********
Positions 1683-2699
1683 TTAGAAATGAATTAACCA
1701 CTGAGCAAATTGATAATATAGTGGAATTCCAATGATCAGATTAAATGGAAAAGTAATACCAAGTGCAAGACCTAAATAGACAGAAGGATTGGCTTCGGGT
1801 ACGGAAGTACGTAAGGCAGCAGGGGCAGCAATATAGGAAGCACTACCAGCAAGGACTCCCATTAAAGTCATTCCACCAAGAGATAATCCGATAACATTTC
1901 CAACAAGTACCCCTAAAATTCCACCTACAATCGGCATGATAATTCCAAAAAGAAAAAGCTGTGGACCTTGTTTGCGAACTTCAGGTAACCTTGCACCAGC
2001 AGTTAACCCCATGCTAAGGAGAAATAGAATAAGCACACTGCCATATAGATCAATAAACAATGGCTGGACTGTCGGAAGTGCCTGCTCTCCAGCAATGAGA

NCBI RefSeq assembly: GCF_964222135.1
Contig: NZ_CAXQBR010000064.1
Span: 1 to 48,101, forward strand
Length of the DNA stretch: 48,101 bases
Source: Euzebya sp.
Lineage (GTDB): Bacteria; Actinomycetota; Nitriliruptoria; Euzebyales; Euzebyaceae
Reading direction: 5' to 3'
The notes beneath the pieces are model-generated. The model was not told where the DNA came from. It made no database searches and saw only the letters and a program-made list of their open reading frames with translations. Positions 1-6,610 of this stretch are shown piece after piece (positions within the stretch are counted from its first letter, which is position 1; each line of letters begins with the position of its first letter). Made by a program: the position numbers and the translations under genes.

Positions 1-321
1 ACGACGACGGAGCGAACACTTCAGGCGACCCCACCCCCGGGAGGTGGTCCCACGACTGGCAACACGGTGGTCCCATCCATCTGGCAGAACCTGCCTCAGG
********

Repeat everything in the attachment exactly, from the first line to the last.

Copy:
Positions 1683-2699
1683 TTAGAAATGAATTAACCA
1701 CTGAGCAAATTGATAATATAGTGGAATTCCAATGATCAGATTAAATGGAAAAGTAATACCAAGTGCAAGACCTAAATAGACAGAAGGATTGGCTTCGGGT
1801 ACGGAAGTACGTAAGGCAGCAGGGGCAGCAATATAGGAAGCACTACCAGCAAGGACTCCCATTAAAGTCATTCCACCAAGAGATAATCCGATAACATTTC
1901 CAACAAGTACCCCTAAAATTCCACCTACAATCGGCATGATAATTCCAAAAAGAAAAAGCTGTGGACCTTGTTTGCGAACTTCAGGTAACCTTGCACCAGC
2001 AGTTAACCCCATGCTAAGGAGAAATAGAATAAGCACACTGCCATATAGATCAATAAACAATGGCTGGACTGTCGGAAGTGCCTGCTCTCCAGCAATGAGA

NCBI RefSeq assembly: GCF_964222135.1
Contig: NZ_CAXQBR010000064.1
Span: 1 to 48,101, forward strand
Length of the DNA stretch: 48,101 bases
Source: Euzebya sp.
Lineage (GTDB): Bacteria; Actinomycetota; Nitriliruptoria; Euzebyales; Euzebyaceae
Reading direction: 5' to 3'
The notes beneath the pieces are model-generated. The model was not told where the DNA came from. It made no database searches and saw only the letters and a program-made list of their open reading frames with translations. Positions 1-6,610 of this stretch are shown piece after piece (positions within the stretch are counted from its first letter, which is position 1; each line of letters begins with the position of its first letter). Made by a program: the position numbers and the translations under genes.

Positions 1-321
1 ACGACGACGGAGCGAACACTTCAGGCGACCCCACCCCCGGGAGGTGGTCCCACGACTGGCAACACGGTGGTCCCATCCATCTGGCAGAACCTGCCTCAGG